Tuesday, May 6, 2014

Boko Haram: Kidnap-For-Ransom Strategy

     The recent uproar over the kidnapping of teenaged Nigerian school girls has garnered global furor.  It was suspected that the Nigerian terrorist organization Boko Haram was responsible and only recently did they claim responsibility for the kidnapping.  As alarming and dire as this current situation is, kidnapping operations - especially the kidnapping of women - are Boko Haram’s MO.

     According to the State Department's 2013 Terrorism Report, organizations like Boko Haram specialize in kidnapping-for-ransom operations, which serve as a primary source of funding for their terrorist activities.  The State Department report said, “the affiliates have increased their financial independence through kidnapping for ransom operations and other criminal activities such as extortion and credit card fraud.”  Boko Haram has a loose affiliation with al-Qaeda, sharing their radical Islamic ideology and has even received funding from al-Qaeda’s African affiliate, al-Qeada in the Islamic Maghreb (AQIM).  In fact, AQIM has orchestrated this kidnapping-for-ransom strategy across Africa from Mali to Niger despite French and African Union intervention. 

     Boko Haram’s violent anti-western ideology ("Boko Haram" literally translates to "western education is sinful") has spurred widespread violence including attacks on Christian churches.  The New York Times reported that “more than 50 teenage boys were slaughtered — some burned alive — at a government school” earlier this year.  The Times went on to say that these attacks were soon forgotten by the Nigerian government and “barely noticed outside” the country.  Such negligence has contributed to an “antigovernment protest movement” and embarrassment of President Goodluck Jonathan’s regime. 

     Furthermore, Nigeria’s governance vacuum of the past twenty years has allowed Boko Haram to flourish and branch out from its passive origins to a radically militant jihadist network bent on “soak[ing] the ground of Nigeria with Christian blood and so-called Muslims contradicting Islam.”  According to a leading Nigerian expert on Boko Haram, the group, “was founded on ideology, but poor governance was the catalyst for it to spread.  If there had been proper governance and a functioning state,” the group’s originator “would have found it very difficult to succeed.”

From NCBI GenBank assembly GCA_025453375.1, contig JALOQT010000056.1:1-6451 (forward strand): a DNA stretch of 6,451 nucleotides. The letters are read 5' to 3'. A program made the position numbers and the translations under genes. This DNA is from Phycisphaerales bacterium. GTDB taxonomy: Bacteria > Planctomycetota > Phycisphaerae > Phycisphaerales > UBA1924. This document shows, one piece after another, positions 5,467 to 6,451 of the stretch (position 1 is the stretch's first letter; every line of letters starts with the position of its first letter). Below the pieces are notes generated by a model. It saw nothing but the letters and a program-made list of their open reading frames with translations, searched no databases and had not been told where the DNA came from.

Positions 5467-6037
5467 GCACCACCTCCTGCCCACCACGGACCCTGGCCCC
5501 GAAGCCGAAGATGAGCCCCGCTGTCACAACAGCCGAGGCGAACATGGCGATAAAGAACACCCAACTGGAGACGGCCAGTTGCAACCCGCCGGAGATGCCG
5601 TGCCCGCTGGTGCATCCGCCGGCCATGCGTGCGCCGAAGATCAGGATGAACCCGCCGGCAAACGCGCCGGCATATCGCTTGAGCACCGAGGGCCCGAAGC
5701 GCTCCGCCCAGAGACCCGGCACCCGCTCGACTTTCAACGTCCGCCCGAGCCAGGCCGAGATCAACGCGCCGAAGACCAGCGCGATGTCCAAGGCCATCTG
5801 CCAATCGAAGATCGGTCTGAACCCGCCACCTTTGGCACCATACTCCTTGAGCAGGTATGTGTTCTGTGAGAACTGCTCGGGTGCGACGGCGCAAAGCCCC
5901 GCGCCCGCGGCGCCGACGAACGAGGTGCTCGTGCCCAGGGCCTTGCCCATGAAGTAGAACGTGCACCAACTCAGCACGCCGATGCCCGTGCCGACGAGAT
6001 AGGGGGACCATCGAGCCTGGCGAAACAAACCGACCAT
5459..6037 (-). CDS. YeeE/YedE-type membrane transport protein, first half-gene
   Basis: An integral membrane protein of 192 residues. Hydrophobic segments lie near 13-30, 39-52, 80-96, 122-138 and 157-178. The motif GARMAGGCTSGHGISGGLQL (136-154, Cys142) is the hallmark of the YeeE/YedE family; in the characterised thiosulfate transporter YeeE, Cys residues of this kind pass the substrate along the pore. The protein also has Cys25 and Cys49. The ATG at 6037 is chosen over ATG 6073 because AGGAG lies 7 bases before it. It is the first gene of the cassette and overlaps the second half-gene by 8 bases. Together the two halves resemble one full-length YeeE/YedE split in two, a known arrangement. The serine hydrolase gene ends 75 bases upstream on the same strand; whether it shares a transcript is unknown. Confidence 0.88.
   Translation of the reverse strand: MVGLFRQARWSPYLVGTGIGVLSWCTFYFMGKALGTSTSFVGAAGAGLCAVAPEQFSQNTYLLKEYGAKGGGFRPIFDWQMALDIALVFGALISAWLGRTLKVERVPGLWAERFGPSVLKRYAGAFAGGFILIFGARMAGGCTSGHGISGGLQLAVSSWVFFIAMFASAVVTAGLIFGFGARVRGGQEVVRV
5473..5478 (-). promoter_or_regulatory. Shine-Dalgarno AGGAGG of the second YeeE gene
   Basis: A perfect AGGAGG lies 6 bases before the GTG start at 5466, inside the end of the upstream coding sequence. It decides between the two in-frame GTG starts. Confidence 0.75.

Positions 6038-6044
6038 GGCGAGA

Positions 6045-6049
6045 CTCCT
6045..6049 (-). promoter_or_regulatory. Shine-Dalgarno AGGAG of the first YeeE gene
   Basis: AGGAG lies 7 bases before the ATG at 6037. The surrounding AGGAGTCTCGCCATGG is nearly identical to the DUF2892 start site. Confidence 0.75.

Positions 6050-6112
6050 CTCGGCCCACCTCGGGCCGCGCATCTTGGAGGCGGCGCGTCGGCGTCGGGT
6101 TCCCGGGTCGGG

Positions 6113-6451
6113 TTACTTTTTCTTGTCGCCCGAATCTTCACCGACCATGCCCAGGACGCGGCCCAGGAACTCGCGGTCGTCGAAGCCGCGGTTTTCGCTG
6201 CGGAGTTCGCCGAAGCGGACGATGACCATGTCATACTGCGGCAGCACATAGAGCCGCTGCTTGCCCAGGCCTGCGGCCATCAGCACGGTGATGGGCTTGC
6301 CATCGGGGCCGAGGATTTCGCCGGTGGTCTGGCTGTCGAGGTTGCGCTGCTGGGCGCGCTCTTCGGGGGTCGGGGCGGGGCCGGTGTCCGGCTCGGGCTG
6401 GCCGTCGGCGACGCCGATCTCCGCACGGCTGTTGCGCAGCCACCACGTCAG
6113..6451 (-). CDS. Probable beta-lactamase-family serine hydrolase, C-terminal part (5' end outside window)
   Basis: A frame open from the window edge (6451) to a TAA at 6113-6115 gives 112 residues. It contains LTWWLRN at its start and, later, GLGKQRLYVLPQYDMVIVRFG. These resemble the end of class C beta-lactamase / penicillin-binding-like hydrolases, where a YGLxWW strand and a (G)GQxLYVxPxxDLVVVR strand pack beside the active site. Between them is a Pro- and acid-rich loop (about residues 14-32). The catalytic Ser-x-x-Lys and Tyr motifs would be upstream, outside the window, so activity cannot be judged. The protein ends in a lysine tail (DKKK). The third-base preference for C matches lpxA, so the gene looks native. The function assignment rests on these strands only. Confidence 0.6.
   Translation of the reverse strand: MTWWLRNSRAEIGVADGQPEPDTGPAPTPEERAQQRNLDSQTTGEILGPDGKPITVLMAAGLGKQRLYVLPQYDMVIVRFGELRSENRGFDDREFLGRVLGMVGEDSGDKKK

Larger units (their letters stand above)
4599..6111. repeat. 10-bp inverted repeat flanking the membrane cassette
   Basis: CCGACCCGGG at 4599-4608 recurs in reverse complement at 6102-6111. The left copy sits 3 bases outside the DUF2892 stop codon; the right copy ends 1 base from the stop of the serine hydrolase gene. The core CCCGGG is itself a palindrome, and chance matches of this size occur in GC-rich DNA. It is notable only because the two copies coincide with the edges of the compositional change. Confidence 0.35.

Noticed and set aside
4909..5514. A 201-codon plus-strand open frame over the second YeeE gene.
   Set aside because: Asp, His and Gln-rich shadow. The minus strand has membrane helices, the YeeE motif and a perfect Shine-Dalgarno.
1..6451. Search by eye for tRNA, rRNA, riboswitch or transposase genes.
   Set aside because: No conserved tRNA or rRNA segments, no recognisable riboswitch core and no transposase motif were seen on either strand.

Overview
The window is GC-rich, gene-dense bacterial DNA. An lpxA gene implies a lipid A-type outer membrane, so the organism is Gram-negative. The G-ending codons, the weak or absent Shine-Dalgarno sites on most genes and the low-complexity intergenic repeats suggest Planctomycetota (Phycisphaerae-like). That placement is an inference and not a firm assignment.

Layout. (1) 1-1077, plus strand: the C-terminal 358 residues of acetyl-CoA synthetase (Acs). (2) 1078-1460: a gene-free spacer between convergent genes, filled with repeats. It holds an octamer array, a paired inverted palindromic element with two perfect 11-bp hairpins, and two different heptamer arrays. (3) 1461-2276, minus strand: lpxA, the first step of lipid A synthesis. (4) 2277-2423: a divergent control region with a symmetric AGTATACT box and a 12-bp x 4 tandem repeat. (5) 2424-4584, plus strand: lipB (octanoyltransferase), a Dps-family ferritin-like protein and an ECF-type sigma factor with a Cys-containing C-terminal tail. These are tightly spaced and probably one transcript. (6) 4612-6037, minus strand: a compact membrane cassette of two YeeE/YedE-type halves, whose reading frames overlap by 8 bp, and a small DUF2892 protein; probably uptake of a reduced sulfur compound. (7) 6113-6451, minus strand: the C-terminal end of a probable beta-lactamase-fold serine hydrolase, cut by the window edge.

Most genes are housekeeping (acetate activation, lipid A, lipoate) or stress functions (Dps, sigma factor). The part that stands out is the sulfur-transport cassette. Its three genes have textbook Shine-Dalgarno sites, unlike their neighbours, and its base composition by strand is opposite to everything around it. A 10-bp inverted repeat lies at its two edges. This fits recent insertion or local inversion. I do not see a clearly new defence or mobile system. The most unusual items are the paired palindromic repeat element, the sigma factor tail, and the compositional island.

With typical kidnap-for-ransom operations, there is evidence that suggests Boko Haram rarely executes their captors.  Given their radical jihadist ideology, this is obviously subject to change.  However, as their leader, Abubakar Shekau, stated in his video address claiming responsibility for the most recent kidnapping, “I abducted your girls. I will sell them in the market.”  Such a statement indicates Shekau’s lack of incentive to execute prisoners as they are a commodity of sorts.  These young girls who have been captured represent future funding sources for the organization hence, they serve no useful purpose to Shekau or his group dead.  While this is positive news, recovering these girls could pose as an exercise in futility once they enter into the international human trafficking trade.
     Even though the United States has offered assistance to the Nigerian government in the form of intelligence, this resource may not be enough.  A more productive method to encourage rapid change is to address the issue of Nigeria's poor governance.  This, however, will require adequate funding for the mobilization of government and non-government organizations, as well as putting volunteers on the ground.  United Nations forces in concert with African Union (AMISOM) forces have had some minor success recently in the horn of Africa combating the al-Qaeda affiliate al-Shabaab.  Similar operations and training may greatly assist the domestic Nigerian forces.  UN peacekeeping efforts and troop deployments to problem areas such as educational institutions may help deter future attacks by militants.  Additionally, stronger penalties and greater global initiatives against human trafficking operations could also deter similar groups from profiting from such activity.

      As heinous as the recent Boko Haram kidnappings are, they could have (and probably should have) been prevented given the group’s history.  Public outcry and protests have focused greater attention on this alarming predicament.  A related issue that also needs to be addressed is the western spread of jihad, which has reached western Africa.  If organizations such as Boko Haram are able to have continued successes in western African nations, their splinter groups will grow and create a wider channel of terrorism from Pakistan (core al-Qaeda’s location) to western Africa and possibly further.

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